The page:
That's not actually installed by the theme. Those widgets are set up as soon as you install WordPress the first time. It's just that if your theme doesn't support widgets, you won't see them.
The part of WordPress that "installs" these widgets can be found in
wp-admin/includes/upgrade.php inside the function
wp_install_defaults. Here is the relevant part of the code. You should be able to retrofit to your own widgets:
// Set up default widgets for default theme.
update_option( 'widget_search', array ( 2 => array ( 'title' => '' ), '_multiwidget' => 1 ) );
update_option( 'widget_recent-posts', array ( 2 => array ( 'title' => '', 'number' => 5 ), '_multiwidget' => 1 ) );
update_option( 'widget_recent-comments', array ( 2 => array ( 'title' => '', 'number' => 5 ), '_multiwidget' => 1 ) );
update_option( 'widget_archives', array ( 2 => array ( 'title' => '', 'count' => 0, 'dropdown' => 0 ), '_multiwidget' => 1 ) );
update_option( 'widget_categories', array ( 2 => array ( 'title' => '', 'count' => 0, 'hierarchical' => 0, 'dropdown' => 0 ), '_multiwidget' => 1 ) );
update_option( 'widget_meta', array ( 2 => array ( 'title' => '' ), '_multiwidget' => 1 ) );
update_option( 'sidebars_widgets', array ( 'wp_inactive_widgets' => array ( ), 'sidebar-1' => array ( 0 => 'search-2', 1 => 'recent-posts-2', 2 => 'recent-comments-2', 3 => 'archives-2', 4 => 'categories-2', 5 => 'meta-2', ), 'sidebar-2' => array ( ), 'sidebar-3' => array ( ), 'sidebar-4' => array ( ), 'sidebar-5' => array ( ), 'array_version' => 3 ) );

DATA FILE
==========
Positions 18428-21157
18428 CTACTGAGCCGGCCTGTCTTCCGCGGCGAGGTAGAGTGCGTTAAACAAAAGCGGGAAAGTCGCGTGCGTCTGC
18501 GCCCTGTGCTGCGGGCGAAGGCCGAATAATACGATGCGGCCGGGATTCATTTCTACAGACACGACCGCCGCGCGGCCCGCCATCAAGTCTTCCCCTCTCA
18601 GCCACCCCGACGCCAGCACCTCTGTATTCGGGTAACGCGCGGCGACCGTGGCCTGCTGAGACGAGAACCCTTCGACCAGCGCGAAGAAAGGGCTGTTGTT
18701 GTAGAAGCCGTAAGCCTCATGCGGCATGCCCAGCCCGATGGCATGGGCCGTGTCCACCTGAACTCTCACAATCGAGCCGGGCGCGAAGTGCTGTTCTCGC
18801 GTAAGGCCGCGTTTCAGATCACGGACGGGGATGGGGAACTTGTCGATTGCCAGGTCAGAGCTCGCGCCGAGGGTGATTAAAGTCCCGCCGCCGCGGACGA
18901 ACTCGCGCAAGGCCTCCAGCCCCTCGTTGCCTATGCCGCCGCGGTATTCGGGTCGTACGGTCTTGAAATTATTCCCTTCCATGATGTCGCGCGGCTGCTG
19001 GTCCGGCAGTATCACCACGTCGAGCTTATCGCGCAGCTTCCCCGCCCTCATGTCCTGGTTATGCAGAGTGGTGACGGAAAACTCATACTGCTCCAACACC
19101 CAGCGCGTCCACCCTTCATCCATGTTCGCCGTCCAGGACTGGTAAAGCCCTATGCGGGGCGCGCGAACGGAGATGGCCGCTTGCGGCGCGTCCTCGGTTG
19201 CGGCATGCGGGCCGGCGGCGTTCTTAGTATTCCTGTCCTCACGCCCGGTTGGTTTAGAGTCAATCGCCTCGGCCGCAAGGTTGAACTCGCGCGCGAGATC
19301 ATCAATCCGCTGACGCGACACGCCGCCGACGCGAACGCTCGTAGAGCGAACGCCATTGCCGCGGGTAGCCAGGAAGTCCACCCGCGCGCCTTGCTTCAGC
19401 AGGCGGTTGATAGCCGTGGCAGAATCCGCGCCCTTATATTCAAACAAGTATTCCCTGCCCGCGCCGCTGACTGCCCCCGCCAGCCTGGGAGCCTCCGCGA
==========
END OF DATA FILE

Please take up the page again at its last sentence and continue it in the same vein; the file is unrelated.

So what you (probably) want to do is run code similar to the stuff listed above upon first activation of your theme. I think this potentially causes some philosophical problems, if you are forcing certain widgets in certain areas. It definitely raises the question: "should these be widgets? Or should they be baked into your
siedbars.php file, if they're not really optional?" Widgets are designed to be added or removed by the admin, and should not be required for a theme to operate.
Anyway, that's the official stance, but if you are still set on it, take a look at the
'after_switch_theme' hook as a potential activation hook for your theme. You'll probably only want to run this once, so set an option on the database once you've "activated" your theme and check that option before registering the activation hook.
It should be noted, for anyone else stumbling upon this little snippet, that if you want to override what WordPress installs when it is run for the first time, you can:
- Create a file in
- Within that file, define a function called
wp_install_defaults(). This function will supplant the wp_install_defaults() function defined within upgrade.php
- It's a good idea to start by copying the entire
wp_install_defaults() function from
upgrade.php and paste that into your
install.php bootstrap, as a way to ensure that the good stuff you want to keep is still there, because if you define a wp_install_defaults() function, it completely replaces everything in the default function.